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17 April 2014 12:48 pm ,
Vol. 344 ,
Officials last week revealed that the U.S. contribution to ITER could cost $3.9 billion by 2034—roughly four times the...
An experimental hepatitis B drug that looked safe in animal trials tragically killed five of 15 patients in 1993. Now,...
Using the two high-quality genomes that exist for Neandertals and Denisovans, researchers find clues to gene activity...
A new report from the Intergovernmental Panel on Climate Change (IPCC) concludes that humanity has done little to slow...
Astronomers have discovered an Earth-sized planet in the habitable zone of a red dwarf—a star cooler than the sun—500...
Three years ago, Jennifer Francis of Rutgers University proposed that a warming Arctic was altering the behavior of the...
- 17 April 2014 12:48 pm , Vol. 344 , #6181
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Lawmakers Reintroduce Public Access Bill
10 February 2012 12:55 pm
Lawmakers yesterday introduced a proposal to make scientific papers funded with taxpayer money available for free on the Internet. The bill adds to a recent flurry of debate about so-called public access policies.
The Federal Research Public Access Act (FRPAA), which has identical versions in the House of Representatives and the Senate, would expand to other research agencies the National Institutes of Health's (NIH's) 4-year-old policy requiring investigators it funds to submit copies of their peer-reviewed manuscripts for posting in a public database. The bill would also set at 6 months the length of time an agency can wait to make the paper public after it appears in a journal (NIH's current policy is 12 months).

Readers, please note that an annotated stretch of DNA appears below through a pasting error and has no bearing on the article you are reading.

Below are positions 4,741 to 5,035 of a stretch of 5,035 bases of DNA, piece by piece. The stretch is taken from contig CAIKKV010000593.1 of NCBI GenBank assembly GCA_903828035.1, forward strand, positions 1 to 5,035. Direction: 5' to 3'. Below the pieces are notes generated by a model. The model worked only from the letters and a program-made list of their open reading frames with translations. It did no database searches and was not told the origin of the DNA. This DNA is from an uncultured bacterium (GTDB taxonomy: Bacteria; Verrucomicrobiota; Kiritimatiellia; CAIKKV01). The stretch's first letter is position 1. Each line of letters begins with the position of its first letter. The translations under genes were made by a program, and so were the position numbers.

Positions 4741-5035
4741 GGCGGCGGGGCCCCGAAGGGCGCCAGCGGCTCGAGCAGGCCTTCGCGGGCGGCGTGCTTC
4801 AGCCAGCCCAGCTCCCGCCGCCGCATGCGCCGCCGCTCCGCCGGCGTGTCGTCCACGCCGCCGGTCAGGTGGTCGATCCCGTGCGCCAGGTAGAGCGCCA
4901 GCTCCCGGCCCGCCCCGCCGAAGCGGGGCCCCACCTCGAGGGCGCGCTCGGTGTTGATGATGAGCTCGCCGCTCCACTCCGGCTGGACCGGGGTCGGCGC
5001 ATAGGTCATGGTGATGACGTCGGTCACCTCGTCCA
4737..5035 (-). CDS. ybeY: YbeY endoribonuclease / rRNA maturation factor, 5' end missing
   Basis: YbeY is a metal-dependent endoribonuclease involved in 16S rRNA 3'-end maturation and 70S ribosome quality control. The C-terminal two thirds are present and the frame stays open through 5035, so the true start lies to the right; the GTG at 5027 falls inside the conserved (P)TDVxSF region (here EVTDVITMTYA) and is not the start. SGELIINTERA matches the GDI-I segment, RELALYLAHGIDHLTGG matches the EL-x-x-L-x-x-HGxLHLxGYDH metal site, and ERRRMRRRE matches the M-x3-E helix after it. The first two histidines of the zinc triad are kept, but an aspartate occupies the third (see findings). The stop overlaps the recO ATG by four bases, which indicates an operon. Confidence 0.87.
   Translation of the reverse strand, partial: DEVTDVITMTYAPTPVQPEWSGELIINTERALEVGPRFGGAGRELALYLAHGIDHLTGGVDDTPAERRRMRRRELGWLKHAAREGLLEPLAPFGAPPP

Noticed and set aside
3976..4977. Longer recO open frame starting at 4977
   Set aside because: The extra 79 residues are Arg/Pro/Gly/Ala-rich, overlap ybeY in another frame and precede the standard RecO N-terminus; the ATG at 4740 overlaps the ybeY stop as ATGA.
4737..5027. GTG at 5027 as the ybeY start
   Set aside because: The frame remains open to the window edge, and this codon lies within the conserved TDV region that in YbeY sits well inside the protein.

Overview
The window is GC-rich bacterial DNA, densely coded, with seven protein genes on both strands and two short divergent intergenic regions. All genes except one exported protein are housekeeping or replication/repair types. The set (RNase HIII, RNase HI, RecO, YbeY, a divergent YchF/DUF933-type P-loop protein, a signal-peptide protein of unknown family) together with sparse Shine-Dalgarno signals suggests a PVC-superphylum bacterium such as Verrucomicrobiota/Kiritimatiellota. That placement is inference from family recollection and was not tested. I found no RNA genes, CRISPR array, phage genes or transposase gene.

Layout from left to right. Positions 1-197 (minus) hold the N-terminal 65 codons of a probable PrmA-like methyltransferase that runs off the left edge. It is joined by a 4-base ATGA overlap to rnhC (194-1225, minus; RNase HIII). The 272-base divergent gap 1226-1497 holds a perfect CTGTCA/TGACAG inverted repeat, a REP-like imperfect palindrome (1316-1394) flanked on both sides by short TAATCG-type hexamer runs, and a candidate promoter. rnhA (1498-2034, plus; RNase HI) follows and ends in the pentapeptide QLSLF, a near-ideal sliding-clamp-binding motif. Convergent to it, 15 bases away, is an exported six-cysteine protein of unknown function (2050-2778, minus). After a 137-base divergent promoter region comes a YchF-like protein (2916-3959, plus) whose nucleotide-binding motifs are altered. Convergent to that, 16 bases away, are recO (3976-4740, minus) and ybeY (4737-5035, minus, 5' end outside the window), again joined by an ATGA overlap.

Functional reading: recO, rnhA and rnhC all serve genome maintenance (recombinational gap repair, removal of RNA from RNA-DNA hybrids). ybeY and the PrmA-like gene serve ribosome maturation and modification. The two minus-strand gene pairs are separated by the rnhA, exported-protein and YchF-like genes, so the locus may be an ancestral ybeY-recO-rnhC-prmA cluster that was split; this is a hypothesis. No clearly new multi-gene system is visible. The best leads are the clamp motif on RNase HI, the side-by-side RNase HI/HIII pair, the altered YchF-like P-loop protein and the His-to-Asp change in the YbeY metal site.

The bill's sponsors in the Senate are senators John Cornyn (R-TX), Ron Wyden (D-OR), and Kay Hutchison (R-TX); the House sponsors include representatives Mike Doyle (D-PA), Kevin Yoder (R-KS) and Lacy Clay (D-MO). Matt Dinkel, communications director for Doyle, said no committees have yet planned hearings on the bill, which first needs to attract more cosponsors.
Supporters of FRPAA include a business group called the Committee for Economic Development, which this week released a report finding that the NIH policy "has substantially increased public access to research results with benefits ... that far outweigh the costs."
A dueling bill in the House championed by commercial publishers would scrap the NIH policy because, supporters say, it infringes on publishers' copyright and will put journals out of business. That bill—which, like FRPAA, has been introduced before—has sparked a boycott of scientific publishing giant Elsevier.
The White House science office, which last fall asked for input on public access, recently released nearly 400 public comments that reportedly reflect the familiar wide split between supporters and opponents of such policies.